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Monday April 2, 2018
By Aaron Bunch
Refugee Igra sits at the Mosque of Al Barokah in Jakarta, Indonesia: ai???I donai??i??t feel safe here at night,ai??i?? Igra says. ai???On the street I am vulnerable to anyone.ai??i?? Photograph: Aaron Bunch/AAP
Homeless mother-of-three, Nimo, fled to Indonesia from Somalia after Islamists killed her family, but with prostitution as the only way to survive, she tearily says her life in Jakarta is “much harder” than her war-torn homeland.
Indonesia has traditionally been a transit nation for asylum seekers but in recent months the UNHCR has been meeting with refugees to tell them they’ll probably never be resettled somewhere else.
That means people such as Nimo face the prospect of spending much longer in the country than they first anticipated. And, for many women, it means working as they’d never imagined – in the sex trade.
Melbourne-based Human Rights Law Centre spokesman Daniel Webb says the suffering of refugees on our Australia’s doorstep exposes the cruelty of the government’s obsession with so-called deterrence.
“The people our government secretly turns back or frightens away don’t just vanish off the face of the earth – they’re being forced to suffer elsewhere,” he tells AAP.
Nimo, a 32-year-old Somalian refugee, was forced into hiding after the local refugee community discovered she was working as a prostitute.
Some in the conservative Muslim neighbourhood threatened her harm for betraying Islam’s teachings.
The homeless mother says she’s ashamed of the work and is often beaten by men.
“I would like to stop but I have no options,” Nimo tells AAP.
“If I don’t there will be no food for my family.”
Nimo has fallen through the aid safety net.
Some two-thirds of the 13,800 asylum seekers and refugees in Indonesia are dependent on aid or live in government-run immigration detention centres, according to the UN Refugee Agency.
They’re not allowed to work or access social security.
Many sleep in the streets near Jakarta’s already-full immigration detention centre or queue – day after day – at the UNHCR office seeking help.
Others drift from one boarding house to the next begging for food. Some sleep on the steps of a local mosque.
“I could never have imagined this life before,” Nimo says. “There is no hope. I have children and I am a prostitute. This is a really bad life. It’s much harder than Somalia.”
Nimo fled Somalia with her children after Islamists stoned her younger sister to death and then turned their guns on the rest of her family. She was shot during one attack.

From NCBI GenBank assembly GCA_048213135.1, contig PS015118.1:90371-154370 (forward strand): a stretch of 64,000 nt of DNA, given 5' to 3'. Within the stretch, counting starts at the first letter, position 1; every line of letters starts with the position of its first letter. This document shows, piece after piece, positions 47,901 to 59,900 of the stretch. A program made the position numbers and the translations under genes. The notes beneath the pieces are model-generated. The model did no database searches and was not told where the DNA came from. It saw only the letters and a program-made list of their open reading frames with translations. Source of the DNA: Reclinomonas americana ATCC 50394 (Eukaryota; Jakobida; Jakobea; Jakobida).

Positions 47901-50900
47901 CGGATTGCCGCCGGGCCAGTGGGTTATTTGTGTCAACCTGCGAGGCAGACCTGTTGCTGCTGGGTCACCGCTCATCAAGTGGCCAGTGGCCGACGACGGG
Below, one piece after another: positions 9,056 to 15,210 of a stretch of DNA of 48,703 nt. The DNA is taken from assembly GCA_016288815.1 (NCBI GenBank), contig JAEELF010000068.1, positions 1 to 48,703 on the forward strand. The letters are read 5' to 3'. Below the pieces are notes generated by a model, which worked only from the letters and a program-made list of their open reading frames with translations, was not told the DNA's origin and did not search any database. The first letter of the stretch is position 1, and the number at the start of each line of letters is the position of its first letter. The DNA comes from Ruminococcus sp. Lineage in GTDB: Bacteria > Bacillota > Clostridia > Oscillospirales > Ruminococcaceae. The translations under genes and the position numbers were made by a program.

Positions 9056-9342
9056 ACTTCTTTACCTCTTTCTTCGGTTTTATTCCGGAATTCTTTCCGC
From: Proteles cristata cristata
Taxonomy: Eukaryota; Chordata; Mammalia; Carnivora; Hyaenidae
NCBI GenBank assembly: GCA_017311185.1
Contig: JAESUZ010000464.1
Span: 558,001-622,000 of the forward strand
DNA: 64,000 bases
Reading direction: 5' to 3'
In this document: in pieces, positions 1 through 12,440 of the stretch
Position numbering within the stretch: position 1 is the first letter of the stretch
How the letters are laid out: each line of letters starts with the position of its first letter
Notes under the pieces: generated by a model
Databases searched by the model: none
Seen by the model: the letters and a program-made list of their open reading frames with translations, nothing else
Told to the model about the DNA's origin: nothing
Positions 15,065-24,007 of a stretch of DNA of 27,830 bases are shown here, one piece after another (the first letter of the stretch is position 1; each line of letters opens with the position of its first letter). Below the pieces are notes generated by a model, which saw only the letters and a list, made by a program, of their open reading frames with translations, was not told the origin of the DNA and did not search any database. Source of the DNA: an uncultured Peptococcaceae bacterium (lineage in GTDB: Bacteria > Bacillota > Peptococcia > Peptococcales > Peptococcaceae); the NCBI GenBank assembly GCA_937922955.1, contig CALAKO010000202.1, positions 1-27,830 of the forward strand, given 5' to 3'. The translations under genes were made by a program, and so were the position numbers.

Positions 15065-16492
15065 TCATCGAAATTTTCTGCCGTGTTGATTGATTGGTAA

Her 10-day journey through Dubai and Kuala Lumpur, and across the Malacca Strait, ended after a two-day bus ride to the Indonesian capital in 2015.
Her appeals for help from NGOs and the UNHCR have been refused.
During a recent interview – to discuss her sex work – no assistance was offered. Instead, she was lectured about breaking local laws, and the health risks of prostitution.
UNHCR Indonesia representative Thomas Vargas says recent humanitarian emergencies – such the Rohingya crisis in Bangladesh – mean money earmarked for Indonesia is being redirected.
“When there are those types of flashpoints, that’s where the limited funding the UNHCR has globally goes,” he tells AAP.
For refugees in Indonesia, aid is now even harder to come by.
“You have limited funding and you have to help the neediest. That’s the harsh reality. It’s a very tough situation,” Vargas says.
At night refugee women living on the street risk sexual violence.
Refugee Suad, 27, lives in a tight network of laneways near Jakarta’s central shopping district.
The Somalian says men regularly try to force refugee women to go with them for sex.
“When we sleep on the street, West African businessman come to this area. They threaten us and touch us and we are powerless to stop them,” she tells AAP.
“If you don’t say yes they say they can beat you. But I say no, I’m a Muslim, I can’t do it. I am hungry and I want money, but I can’t do that.”
Fear of being labelled a prostitute or shunned causes many women to hide their abuse.
Suad’s family was killed by a bomb in Mogadishu. She says she was abducted, raped and held captive by militants.
After she escaped a local mosque raised the money needed to pay people smugglers.
Suad says in Somalia rape victims are often accused of being prostitutes and are sent away so as not to shame their family or community.
But now, out of desperation, she’s now considering going with men.
“When you don’t have food, when you don’t have shelter, life becomes very hard and that is the only option,” she says.
Mr Vargas says “survival sex” is common among refugees who don’t receive aid or have family to protect them.
“When you are not able to make a living you resort, unfortunately, to these types of survival techniques and that’s a risk refugees have here,” he admits.
Asylum seekers and refugees across the archipelago are protesting their treatment.
But the fact is the UNHCR deals with 65.6 million refugees and forcibly displaced people globally.
The crisis is unlike any seen since World War II, according to Mr Vargas. It’s stretched aid budgets and led to tougher immigration policies in key resettlement nations.
US President Donald Trump’s executive order on immigration and Australia’s policy of refusing refugees from Indonesia if they arrived after mid-2014 are clear examples, he says.
It’s created “unpredictability in the (resettlement) system” and left refugees stranded.
Immigration policies based on deterrence and criminalisation – rather than protection and human rights – came under the spotlight at the UN Human Rights Council in Geneva in March.
UN special rapporteur Nils Melzer says government policies – rather than criminal activity, corruption and dangerous travel – are the major cause of abuses inflicted on refugees.